Report: California Welfare Program Overpayments Total $848 Million

Report: California Welfare Program Overpayments Total $848 Million

The California Work Opportunities and Responsibility to Kids (CalWORKs) welfare program has a total of $848 million in outstanding overpayments to state aid recipients, according to a recent report from the nonprofit California Common Sense.

The report, titled “California Welfare Overpayments: Fraud, Internal Errors, and Limited Investigation,” indicates that, as of March 2014, just 40% of the $848 million total has been recovered over the last decade. 

In FY 2012-13, “identified overpayments” to CalWORKs welfare recipients totaled $112.8 million. That money could have funded an additional 13,000 people in the CalWORKs program that year, according to the report.

CalWORKs enrollees and the program’s administrative officials are both responsible for causing overpayment errors, but “on average, CalWORKs beneficiaries cause 7,233 error cases annually, and the program’s administration causes only 1,752 error cases… Beneficiary-caused errors have led to an average of $1,400 in overpayments per case, whereas administrative errors have led to an average of $660 annually per case.”

The report concludes that, due to California’s “sluggish” economic recovery, the number of state welfare recipients remains high. The CalWORKs program is understaffed and ill-equipped to handle the number of cases, resulting in administrative overpayment error. However, a significant number of CalWORKs aid recipients are intentionally understating assets or misrepresenting their eligibility requirements to get more money from the program.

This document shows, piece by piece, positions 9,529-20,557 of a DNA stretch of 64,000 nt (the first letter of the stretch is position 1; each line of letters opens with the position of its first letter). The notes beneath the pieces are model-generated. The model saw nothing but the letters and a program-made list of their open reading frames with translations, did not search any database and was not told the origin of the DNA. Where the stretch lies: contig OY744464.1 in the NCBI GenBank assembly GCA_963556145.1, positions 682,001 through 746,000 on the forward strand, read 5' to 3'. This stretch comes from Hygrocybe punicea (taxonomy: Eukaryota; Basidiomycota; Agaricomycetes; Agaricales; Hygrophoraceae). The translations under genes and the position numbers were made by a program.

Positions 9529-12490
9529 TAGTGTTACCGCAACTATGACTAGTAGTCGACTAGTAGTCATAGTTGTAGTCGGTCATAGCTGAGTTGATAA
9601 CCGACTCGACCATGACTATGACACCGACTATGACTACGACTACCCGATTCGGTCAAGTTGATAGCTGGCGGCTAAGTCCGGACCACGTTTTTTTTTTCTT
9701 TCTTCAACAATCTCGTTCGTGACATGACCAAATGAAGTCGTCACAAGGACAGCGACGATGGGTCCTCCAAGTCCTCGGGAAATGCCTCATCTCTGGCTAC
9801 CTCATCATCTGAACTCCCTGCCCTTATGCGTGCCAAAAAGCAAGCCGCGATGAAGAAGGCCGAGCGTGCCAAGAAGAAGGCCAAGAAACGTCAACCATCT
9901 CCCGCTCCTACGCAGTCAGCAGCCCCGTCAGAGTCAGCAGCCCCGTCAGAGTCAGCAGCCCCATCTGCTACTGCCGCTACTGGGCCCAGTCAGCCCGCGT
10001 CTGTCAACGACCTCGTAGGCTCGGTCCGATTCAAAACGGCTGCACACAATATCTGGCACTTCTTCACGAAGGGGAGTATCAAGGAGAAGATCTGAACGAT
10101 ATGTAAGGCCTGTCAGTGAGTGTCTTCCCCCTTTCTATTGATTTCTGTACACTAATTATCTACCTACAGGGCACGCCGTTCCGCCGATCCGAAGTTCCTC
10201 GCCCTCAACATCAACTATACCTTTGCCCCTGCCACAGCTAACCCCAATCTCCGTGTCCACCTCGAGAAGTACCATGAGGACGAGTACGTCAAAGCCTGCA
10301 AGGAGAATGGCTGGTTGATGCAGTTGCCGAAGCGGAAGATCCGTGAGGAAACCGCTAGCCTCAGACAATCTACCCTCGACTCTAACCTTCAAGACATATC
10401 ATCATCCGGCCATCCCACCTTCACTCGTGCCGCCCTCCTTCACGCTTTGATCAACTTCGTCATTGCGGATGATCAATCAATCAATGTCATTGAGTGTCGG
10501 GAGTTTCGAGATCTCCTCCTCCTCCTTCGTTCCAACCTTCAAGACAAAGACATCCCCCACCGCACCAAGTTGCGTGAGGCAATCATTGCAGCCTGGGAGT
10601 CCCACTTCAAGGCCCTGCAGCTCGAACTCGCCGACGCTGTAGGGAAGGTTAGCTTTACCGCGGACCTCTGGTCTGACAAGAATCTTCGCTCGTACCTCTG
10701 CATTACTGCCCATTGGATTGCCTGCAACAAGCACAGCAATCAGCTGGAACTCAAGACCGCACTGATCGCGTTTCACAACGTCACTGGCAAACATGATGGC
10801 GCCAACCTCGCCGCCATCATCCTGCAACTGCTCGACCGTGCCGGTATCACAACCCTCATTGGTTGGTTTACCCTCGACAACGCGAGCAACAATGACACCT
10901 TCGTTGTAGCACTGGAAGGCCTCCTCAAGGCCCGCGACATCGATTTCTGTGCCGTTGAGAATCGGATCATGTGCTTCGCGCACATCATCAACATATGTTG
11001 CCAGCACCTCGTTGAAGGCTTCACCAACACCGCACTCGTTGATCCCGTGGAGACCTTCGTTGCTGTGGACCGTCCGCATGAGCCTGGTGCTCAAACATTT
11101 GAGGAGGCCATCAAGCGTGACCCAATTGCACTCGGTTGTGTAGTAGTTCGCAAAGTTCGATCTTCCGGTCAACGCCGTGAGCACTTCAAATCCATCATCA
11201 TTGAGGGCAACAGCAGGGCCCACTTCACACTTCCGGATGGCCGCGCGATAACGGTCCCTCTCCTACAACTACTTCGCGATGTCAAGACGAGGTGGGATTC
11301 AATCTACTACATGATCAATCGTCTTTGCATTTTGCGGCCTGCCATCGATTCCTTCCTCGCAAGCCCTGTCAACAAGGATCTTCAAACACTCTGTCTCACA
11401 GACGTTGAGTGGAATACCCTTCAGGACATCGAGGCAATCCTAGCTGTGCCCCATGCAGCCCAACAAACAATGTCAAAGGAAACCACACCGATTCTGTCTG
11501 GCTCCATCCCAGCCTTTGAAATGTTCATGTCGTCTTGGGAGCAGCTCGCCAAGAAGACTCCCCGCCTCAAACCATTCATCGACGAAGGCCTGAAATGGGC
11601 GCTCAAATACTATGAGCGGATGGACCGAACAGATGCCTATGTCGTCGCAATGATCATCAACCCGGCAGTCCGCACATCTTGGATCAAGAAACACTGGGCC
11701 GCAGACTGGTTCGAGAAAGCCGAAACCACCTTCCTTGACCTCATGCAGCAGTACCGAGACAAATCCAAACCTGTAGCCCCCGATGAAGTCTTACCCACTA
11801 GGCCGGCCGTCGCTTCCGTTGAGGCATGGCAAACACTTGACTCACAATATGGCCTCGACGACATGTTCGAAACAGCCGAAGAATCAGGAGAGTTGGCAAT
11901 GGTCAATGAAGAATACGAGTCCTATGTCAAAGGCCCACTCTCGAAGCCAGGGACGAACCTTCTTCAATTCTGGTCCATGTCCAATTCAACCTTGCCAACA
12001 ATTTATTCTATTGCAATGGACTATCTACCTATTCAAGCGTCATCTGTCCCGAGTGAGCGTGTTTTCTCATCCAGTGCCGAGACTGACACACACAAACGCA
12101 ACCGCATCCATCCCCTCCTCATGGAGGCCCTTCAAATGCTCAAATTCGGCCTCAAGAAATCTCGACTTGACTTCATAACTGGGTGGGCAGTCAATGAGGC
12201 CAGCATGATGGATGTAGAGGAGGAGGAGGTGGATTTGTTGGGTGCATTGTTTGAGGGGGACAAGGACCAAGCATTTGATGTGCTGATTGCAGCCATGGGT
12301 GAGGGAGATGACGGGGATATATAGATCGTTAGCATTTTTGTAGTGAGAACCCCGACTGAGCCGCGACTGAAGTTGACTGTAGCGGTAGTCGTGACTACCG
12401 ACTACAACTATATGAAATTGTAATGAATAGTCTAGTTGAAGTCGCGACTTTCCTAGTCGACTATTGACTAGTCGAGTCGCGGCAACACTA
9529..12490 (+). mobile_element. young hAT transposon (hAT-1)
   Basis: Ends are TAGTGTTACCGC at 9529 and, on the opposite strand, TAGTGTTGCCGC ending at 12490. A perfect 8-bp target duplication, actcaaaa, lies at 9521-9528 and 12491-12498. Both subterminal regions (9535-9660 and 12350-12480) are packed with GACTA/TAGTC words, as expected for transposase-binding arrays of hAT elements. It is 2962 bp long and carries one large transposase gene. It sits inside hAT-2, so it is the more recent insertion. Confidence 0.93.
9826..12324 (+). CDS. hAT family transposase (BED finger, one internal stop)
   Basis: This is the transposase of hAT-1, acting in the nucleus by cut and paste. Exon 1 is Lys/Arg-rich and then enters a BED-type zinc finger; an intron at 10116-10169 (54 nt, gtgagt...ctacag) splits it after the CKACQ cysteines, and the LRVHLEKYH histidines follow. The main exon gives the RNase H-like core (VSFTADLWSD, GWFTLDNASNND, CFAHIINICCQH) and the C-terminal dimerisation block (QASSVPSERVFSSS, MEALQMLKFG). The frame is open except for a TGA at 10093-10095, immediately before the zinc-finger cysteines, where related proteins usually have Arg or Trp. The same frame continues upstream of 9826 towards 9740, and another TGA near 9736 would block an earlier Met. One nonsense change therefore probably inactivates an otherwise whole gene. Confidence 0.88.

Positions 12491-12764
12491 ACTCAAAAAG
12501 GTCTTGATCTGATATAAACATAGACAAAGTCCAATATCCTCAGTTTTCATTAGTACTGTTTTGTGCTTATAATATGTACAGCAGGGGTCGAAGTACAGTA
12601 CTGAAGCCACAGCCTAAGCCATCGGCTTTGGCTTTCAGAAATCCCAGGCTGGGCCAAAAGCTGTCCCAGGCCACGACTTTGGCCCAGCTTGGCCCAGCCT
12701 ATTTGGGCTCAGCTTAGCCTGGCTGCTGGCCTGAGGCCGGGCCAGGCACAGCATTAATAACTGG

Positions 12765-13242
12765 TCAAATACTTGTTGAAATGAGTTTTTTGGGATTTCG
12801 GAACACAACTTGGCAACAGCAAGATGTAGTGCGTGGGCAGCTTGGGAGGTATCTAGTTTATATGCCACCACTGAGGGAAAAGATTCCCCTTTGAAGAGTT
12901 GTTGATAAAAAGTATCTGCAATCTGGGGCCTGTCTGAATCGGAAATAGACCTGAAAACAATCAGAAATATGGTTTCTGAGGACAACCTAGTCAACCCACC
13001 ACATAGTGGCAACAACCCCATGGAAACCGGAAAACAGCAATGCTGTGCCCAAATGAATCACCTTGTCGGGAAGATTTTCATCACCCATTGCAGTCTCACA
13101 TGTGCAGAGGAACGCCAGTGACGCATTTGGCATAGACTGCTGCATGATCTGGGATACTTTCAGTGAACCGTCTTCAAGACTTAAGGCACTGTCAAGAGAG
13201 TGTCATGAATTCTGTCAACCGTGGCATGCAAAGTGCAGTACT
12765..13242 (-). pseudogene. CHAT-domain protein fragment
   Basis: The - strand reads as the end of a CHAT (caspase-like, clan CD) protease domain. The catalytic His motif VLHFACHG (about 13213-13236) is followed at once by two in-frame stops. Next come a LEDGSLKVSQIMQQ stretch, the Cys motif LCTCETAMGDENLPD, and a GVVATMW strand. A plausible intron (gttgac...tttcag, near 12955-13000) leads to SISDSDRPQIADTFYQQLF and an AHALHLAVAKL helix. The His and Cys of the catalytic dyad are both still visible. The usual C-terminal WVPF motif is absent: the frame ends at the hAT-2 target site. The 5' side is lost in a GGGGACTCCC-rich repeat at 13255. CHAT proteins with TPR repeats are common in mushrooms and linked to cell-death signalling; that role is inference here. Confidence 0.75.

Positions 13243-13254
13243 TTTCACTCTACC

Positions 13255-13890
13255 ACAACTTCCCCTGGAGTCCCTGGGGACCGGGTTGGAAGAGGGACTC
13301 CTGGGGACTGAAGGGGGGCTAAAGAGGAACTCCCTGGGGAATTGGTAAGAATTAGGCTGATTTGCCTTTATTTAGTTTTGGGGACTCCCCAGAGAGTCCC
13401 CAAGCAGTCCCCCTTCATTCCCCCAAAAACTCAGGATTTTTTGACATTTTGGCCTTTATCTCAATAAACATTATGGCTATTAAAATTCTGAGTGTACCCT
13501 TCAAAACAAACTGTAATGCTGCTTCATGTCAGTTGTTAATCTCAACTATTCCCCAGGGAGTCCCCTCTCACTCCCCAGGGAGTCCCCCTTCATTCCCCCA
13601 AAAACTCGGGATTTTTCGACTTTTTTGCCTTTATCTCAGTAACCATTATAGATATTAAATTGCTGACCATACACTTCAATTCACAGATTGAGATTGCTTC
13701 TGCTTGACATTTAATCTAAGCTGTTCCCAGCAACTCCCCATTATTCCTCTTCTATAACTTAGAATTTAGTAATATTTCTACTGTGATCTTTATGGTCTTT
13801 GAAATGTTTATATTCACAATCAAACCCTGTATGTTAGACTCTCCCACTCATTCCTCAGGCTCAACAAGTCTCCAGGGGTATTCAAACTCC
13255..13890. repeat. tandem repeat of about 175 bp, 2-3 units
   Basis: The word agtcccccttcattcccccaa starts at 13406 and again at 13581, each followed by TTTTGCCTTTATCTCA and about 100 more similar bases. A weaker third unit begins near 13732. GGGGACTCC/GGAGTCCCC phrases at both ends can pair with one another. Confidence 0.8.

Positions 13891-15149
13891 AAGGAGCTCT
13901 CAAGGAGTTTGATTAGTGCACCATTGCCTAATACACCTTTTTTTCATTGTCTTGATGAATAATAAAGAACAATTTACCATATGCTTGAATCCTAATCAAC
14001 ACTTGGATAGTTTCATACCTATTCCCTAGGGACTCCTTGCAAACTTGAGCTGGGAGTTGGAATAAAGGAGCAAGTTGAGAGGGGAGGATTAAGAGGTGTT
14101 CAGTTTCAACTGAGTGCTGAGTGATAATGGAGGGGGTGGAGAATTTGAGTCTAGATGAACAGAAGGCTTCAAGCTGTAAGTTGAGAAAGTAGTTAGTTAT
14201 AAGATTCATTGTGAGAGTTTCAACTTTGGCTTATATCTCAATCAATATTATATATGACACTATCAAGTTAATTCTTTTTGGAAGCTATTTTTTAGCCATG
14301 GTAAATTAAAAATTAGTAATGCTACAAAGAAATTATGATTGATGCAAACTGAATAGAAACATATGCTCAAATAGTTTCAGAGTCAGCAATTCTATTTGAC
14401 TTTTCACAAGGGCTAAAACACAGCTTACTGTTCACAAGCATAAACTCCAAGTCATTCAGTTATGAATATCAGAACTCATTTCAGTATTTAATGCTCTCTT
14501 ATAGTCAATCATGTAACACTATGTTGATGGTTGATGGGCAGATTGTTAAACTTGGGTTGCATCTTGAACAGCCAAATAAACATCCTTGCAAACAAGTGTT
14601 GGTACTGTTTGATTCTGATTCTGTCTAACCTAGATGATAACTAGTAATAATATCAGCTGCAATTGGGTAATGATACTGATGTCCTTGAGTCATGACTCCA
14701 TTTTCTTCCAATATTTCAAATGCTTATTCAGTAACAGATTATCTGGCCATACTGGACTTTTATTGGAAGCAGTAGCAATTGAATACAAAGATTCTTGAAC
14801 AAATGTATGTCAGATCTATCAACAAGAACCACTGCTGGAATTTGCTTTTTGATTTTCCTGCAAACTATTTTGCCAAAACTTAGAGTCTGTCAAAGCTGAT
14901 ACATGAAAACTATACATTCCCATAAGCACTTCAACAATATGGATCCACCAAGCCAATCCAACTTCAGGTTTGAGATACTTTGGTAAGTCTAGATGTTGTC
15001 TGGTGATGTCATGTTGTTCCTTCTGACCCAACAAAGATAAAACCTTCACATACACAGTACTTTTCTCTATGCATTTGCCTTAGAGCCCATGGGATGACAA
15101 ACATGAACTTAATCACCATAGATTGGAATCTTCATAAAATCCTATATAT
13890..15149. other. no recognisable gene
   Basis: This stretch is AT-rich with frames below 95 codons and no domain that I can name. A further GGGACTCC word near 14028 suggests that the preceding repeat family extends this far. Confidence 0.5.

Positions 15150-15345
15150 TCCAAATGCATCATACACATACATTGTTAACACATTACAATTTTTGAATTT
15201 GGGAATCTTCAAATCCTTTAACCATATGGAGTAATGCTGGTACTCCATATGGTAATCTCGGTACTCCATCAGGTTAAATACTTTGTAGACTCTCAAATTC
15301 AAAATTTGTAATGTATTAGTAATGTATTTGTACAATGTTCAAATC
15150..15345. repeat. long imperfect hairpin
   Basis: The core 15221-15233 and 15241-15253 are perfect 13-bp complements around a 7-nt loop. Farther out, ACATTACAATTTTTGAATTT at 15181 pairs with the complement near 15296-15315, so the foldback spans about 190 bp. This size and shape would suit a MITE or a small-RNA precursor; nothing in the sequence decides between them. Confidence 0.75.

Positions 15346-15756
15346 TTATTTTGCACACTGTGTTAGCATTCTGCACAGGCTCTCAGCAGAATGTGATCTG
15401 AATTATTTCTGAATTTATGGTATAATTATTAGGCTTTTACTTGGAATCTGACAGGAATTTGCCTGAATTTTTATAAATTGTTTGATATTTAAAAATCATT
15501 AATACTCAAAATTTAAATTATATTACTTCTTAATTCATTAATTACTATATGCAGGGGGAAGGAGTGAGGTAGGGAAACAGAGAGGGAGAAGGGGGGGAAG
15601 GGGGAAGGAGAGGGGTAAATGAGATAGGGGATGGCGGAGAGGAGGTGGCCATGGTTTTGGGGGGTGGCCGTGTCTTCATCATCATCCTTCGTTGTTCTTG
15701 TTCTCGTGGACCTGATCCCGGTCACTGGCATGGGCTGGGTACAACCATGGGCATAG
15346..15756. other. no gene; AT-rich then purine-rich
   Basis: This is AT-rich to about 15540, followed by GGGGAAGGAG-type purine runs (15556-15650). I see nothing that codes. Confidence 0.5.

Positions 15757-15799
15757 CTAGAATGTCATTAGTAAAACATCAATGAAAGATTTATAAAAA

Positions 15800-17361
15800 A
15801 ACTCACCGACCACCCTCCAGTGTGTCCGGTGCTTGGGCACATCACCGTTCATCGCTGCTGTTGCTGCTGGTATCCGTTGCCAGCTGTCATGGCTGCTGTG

Governor Jerry Brown has been touting California’s economic “comeback” in the run-up to November’s midterm elections, but others are not as optimistic; the state still ranks first in poverty, eighth in unemployment, and 30% of all nationwide welfare recipients live in California. A recent report from Forbes predicts that the influx of illegal immigrants to California, along with the state’s crippling drought, will further exacerbate the state debt crisis.

Read the full report from California Common Sense here.